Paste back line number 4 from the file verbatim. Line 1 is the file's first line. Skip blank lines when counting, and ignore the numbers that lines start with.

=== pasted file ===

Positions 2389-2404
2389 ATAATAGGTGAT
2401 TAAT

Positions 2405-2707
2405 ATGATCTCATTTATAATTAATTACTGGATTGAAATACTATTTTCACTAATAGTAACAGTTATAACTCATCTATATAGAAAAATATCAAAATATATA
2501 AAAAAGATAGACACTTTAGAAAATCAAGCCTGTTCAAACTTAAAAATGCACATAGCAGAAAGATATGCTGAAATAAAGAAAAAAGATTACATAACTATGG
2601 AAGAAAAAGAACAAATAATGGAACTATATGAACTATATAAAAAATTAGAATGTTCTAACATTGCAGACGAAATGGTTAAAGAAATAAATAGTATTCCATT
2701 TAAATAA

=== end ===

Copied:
Positions 2405-2707